I guess the idea is to balance between the joy and fear.

Thanks R’Alex!

Benjy.





Kfeilah

27 08 2013

Can you rely upon a non-Jew/ non-Jewish chef to sample food you are unsure about if it’s kosher or not?

Example:

If you ask a non-Jew/ non-Jewish chef to taste:

a) meat to see if the taste of milk has been absorbed in it making the meat assur to eat,

b) vegetables to see if the taste of neveilah has been absorbed in them making the vegetables treif,

or

c) vegetables to see if they have a meaty taste and therefore can’t be eaten with milk,
Can you rely on him?
The Rishonim:

1) Rashi and Rosh: The sampler must be a professional chef. He also cannot be aware that his testimony has any relevance with regard to the Halacha.

2) Ran : A non-Jewish amateur cannot be trusted to provide reliable information. A professional non-Jewish chef can be believed.

3) Rashba : A non-Jewish chef is trusted as long as he is unaware of the importance of his testimony.

4) Rambam : Any non-Jew can be trusted to sample the mixture or forbidden food.

The Halacha: We don’t rely upon a non-Jew /non-Jewish chef, and only on Bitul B’Shishim – the taste of treif food or meat in milk, needs to be have been absorbed in at least 60 times as much kosher, permitted food, to be kosher.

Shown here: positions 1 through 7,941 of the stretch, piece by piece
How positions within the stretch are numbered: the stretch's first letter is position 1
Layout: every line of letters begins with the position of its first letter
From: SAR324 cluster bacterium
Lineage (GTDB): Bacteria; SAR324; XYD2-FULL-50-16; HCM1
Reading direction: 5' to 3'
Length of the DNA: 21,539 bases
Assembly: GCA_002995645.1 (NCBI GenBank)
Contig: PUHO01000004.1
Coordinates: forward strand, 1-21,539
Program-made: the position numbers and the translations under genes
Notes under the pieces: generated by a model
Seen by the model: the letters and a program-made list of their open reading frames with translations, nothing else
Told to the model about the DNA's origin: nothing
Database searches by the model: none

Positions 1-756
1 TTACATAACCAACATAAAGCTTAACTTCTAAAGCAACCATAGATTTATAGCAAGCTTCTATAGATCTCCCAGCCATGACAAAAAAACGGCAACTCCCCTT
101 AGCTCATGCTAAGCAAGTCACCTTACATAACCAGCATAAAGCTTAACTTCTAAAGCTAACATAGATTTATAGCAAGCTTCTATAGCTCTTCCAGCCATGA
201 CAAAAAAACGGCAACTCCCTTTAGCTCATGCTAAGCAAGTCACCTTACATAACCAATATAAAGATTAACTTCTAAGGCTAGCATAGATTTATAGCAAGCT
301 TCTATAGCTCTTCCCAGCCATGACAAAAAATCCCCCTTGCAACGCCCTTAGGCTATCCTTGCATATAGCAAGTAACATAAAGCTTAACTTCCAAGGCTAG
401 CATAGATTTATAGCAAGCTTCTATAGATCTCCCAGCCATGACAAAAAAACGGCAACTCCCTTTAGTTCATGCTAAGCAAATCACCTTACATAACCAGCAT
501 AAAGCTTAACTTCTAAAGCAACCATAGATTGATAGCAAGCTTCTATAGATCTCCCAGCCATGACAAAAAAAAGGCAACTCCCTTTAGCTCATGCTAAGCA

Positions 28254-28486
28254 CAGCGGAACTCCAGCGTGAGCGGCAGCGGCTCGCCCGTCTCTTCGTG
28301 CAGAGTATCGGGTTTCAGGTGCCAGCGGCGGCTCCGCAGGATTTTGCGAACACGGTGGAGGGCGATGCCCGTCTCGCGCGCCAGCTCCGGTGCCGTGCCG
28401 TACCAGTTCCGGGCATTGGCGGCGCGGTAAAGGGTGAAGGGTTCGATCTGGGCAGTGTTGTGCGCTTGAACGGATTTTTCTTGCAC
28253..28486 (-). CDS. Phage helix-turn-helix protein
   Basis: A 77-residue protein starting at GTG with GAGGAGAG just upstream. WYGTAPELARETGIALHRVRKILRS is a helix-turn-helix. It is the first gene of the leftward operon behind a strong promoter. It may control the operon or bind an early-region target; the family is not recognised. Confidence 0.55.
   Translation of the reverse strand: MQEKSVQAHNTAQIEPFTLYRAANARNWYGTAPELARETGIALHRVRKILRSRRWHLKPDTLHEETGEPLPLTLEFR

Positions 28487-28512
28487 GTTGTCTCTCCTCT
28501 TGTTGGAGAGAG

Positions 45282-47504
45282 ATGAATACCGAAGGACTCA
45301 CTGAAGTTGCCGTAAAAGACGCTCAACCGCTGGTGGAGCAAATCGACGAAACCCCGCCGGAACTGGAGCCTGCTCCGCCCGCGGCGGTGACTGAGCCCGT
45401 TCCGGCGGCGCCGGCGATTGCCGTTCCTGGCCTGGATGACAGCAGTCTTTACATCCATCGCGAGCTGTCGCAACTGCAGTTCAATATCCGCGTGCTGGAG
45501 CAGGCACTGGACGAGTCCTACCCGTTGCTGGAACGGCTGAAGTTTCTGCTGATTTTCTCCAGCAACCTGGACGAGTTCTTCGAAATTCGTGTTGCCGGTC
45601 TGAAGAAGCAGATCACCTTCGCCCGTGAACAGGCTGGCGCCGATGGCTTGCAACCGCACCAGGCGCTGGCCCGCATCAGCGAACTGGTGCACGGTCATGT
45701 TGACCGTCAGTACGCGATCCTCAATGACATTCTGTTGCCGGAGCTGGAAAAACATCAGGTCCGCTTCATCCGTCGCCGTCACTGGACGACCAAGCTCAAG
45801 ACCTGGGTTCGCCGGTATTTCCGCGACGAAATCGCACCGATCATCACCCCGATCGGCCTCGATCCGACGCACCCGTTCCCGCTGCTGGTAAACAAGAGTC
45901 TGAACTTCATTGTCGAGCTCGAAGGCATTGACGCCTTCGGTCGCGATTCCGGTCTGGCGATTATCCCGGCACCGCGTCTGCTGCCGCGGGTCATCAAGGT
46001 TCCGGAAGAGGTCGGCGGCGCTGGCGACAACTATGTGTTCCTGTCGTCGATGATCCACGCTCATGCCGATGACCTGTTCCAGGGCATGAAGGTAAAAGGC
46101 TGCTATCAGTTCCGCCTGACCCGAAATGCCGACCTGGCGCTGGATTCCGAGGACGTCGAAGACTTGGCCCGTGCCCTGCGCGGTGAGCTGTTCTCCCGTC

Hope that’s clear,

Benjy.





kavush ke’mevushal

26 08 2013

Kavush Ke’Mevushal, literally means, ‘soaking is the equivalent of boiling’.

Any food that has been soaked in a liquid effects the same transfer of taste that occurs when the two are cooked together.

Thus, if a non-kosher food soaked in a kosher liquid or a kosher food soaked in a non-kosher liquid, the kosher liquid or food absorbs the non-kosher taste. A kosher food that soaked in a liquid in which a non-kosher food previously soaked or is presently soaking, is likewise affected by the non-kosher taste.

Similarly, if a non-kosher liquid is contained in a kosher kli for 12 or 24 hours (it’s an argument for how long), the kli absorbs the non-kosher taste.

Soaking must be continual:

The soaking of 24 hours effects the transfer of taste. The 24 hour soaking must be consecutive. If, the food is removed from the liquid, even momentarily, and then returned, no transfer of taste can occur, even if the total soaking time was 24 hours.

Practical examples:

1) Treif and kosher food: If you have kosher meat soaking in treif gravy, if it has been left in the gravy for a certain amount of time ( all night or 24 hours), then it is as though the kosher meat has been cooked in the treif gravy, and the meat is now assur to eat.

2) Basar B’Chalav: If you have a piece of meat in milk. If the meat has soaked in the milk for a certain amount of time (12 or 24 hours), it is as though the meat has been cooked in the milk and it’s assur.

Note – soaking creates a transfer of taste even if the meat is regular and not for example a davar charif.

Tommorow, I’ll carry on with this topic,